After the div forces Baba Ayub to choose between his own happiness and that of his favorite child, Qais, it gives Baba Ayub a small bottle of liquid, and tells Baba Ayub to drink it. The contents of the bottle eventually make Baba Ayub forget that he ever had a son named Qais, or had to make the choice of whether or not to sacrifice him to the div. The div’s bottle thus symbolizes one of the key themes of And the Mountains Echoed: the human ability to forget. That Baba Ayub needs to drink from a bottle is ironic—as we see in the later chapters of the novel, humans don’t need magic to forget their unsavory pasts: without any help, they are capable of forgetting almost anything. And yet the div’s bottle isn’t entirely successful at making Baba Ayub forget his son. Like the other characters in the novel, Ayub occasionally feels a brief “flash” of his past, which he’s powerless to understand or interpret. If the bottle at first seems to symbolize one’s ability to forget, it ultimately becomes a symbol of one’s remarkable power to remember.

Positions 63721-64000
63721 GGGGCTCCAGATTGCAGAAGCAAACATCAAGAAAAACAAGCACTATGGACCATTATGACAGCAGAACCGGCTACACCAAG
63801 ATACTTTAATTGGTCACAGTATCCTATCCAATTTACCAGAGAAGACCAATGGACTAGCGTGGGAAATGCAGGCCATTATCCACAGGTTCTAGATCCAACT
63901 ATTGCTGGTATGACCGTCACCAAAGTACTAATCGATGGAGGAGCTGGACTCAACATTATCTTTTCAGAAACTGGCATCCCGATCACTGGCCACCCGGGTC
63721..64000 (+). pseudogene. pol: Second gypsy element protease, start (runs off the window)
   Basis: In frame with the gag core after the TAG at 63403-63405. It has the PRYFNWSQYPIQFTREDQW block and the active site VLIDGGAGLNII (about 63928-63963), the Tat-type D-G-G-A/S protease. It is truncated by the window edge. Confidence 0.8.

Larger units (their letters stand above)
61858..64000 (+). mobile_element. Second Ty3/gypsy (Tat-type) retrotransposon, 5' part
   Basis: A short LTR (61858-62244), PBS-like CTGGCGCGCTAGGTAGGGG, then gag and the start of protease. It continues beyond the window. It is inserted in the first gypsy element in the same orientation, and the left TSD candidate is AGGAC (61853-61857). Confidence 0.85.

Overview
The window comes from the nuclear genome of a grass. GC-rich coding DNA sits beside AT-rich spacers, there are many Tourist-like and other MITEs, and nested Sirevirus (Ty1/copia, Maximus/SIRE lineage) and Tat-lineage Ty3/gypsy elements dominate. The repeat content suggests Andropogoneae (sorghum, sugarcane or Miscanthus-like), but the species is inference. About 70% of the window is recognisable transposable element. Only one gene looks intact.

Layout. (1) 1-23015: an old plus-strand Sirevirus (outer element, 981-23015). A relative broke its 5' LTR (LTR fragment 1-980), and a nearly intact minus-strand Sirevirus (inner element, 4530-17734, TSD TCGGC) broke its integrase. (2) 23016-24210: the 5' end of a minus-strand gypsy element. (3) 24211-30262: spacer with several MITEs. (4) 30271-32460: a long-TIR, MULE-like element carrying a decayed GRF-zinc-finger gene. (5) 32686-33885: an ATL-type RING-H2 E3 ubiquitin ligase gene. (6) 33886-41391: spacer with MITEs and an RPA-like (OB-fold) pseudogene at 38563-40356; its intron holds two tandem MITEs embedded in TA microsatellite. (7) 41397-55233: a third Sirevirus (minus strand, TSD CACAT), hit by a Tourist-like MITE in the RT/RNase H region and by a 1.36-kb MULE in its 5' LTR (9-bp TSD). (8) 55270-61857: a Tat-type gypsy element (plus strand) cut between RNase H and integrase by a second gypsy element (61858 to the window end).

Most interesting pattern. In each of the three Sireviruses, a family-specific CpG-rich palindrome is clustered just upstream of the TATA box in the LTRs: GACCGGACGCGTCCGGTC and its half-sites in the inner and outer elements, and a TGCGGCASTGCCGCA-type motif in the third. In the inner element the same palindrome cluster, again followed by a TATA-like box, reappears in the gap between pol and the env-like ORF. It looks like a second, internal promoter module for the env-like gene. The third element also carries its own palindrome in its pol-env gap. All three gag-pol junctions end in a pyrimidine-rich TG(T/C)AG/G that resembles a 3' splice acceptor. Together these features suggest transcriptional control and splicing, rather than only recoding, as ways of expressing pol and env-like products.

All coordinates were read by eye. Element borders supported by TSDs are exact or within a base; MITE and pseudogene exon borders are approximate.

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The timeline below shows where the symbol The Div’s Bottle appears in And the Mountains Echoed. The colored dots and icons indicate which themes are associated with that appearance.